Gender and Politics
Disarmament, Demobilization, Reintegration
Qualitative Research Design
Critical IR Theory
Critical Race Theory
Youth Civic Education
Congo, Democratic Republic of the (Zaire)
Central African Republic
I am currently engaged in several areas of research. As an educator in the US, my work is centered broadly the liberal arts, particularly history, philosophy, and literature. Preparation for the courses I teach has required research in disparate fields such as gender and sexuality studies, critical race theory, and philosophy of science. This carries over to my work as an educator in Burundi, where I teach a liberal arts seminar along with English composition and a course on peacebuilding. My dissertation, which I am in the process of writing up, is on the World Bank's Multi-Country Demobilization and Reintegration Program (MDRP) in the Democratic Republic of the Congo, and uses ethnographic methods to explore what this process meant to local peacbuilders who implemented the program. In it, I ask how the MDRP (which involved 7 countries in all) was constituted: according to what logic, and on the basis of whose assumptions? I argue that the World Bank-funded program was the product of a broader system of knowledge about post-conflict peacebuilding and development; and that deep-seated assumptions about knowledge itself within that universe resulted in the marginalization of Congolese local knowledge and context-specific expertise in both the design and implementation of the program.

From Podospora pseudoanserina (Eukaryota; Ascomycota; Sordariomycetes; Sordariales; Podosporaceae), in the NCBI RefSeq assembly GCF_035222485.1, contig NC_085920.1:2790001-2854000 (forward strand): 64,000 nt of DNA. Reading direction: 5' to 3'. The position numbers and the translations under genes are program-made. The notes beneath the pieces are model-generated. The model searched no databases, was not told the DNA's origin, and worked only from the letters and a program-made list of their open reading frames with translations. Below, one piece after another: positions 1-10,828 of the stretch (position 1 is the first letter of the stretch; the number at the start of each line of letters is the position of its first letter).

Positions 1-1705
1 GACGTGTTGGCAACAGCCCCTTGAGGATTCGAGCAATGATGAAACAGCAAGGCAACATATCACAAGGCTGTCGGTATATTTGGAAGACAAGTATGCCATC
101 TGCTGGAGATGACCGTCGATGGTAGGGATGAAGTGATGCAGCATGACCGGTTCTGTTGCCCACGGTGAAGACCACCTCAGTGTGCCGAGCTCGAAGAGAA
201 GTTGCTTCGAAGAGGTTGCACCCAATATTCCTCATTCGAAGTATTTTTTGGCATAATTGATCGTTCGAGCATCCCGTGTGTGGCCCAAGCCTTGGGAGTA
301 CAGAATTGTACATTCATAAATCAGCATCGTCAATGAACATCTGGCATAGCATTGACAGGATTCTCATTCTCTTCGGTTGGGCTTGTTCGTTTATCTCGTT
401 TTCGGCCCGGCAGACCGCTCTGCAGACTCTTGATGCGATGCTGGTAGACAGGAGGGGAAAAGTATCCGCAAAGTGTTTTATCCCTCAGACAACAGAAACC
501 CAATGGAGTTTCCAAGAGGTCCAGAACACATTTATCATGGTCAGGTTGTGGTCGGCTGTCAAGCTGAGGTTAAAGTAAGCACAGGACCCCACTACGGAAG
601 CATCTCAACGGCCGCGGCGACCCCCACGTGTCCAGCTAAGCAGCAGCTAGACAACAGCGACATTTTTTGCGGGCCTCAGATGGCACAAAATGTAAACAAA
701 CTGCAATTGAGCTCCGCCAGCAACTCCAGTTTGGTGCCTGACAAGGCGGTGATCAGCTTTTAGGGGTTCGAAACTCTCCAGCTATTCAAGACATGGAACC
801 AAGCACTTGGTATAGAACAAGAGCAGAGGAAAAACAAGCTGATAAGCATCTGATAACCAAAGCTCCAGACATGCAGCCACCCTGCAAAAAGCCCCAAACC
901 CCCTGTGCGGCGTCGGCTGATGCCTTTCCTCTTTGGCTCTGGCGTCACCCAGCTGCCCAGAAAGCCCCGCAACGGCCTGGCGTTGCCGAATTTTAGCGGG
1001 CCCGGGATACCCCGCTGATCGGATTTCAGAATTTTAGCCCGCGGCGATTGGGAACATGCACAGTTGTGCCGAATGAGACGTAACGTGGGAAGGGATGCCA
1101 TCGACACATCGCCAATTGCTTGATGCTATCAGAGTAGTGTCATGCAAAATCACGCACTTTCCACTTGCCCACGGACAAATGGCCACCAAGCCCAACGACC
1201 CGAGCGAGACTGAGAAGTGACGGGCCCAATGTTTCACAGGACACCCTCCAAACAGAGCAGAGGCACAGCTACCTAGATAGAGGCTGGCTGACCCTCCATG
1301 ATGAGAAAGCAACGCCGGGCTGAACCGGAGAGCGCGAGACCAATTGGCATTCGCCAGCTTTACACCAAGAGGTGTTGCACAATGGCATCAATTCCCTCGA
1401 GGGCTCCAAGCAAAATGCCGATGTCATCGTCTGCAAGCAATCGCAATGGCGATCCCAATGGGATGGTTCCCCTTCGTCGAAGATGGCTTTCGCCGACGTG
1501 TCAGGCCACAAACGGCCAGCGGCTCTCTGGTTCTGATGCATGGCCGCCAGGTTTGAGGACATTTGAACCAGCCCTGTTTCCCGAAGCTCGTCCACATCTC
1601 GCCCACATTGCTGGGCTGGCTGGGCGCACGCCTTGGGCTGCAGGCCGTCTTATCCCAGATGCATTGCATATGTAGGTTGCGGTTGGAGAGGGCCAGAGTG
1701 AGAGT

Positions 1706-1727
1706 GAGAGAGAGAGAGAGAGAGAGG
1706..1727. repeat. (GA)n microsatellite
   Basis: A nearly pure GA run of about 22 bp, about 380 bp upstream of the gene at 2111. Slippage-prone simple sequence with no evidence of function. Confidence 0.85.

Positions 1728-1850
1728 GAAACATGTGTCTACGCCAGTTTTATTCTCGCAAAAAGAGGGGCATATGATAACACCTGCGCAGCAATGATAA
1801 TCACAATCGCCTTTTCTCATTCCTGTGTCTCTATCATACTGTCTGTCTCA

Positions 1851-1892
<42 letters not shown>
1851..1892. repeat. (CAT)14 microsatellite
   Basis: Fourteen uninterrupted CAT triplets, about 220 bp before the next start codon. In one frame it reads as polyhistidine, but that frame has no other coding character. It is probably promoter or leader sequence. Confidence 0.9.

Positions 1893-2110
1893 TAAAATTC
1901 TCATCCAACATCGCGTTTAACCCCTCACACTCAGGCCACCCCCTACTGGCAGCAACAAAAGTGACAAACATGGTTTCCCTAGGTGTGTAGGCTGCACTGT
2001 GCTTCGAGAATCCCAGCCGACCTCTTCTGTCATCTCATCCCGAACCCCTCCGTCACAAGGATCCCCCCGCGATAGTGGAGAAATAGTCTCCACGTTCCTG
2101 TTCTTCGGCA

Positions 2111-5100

The International Financial Institutions didn't just play politics with resources in Africa during the Cold War, they continued a tradition of Western intervention based on the idea of bringing civilization or development to countries seen as inferior in some way. President Mobutu of Congo (Zaire) deftly manipulated Cold War animosities to his own benefit, in part through the IFIs. This chapter explores how classical IR's critiques of the IFIs in Congo are limited to the use of funds as a Cold War political tool - both for Western interests in fighting communism and Mobutu's interests in maintaining a neopatrimonial system. Underlying all of this, however, is a development discourse that is taken for granted in classical IR. That same discourse justifies Western intervention in the first place, and determines who has a claim to legitimate knowledge and who does not. In order to get at a real critique, IR should shed its colonial past and embrace its more critical strands.
"Is the Media Ignoring Sudan's Uprising?"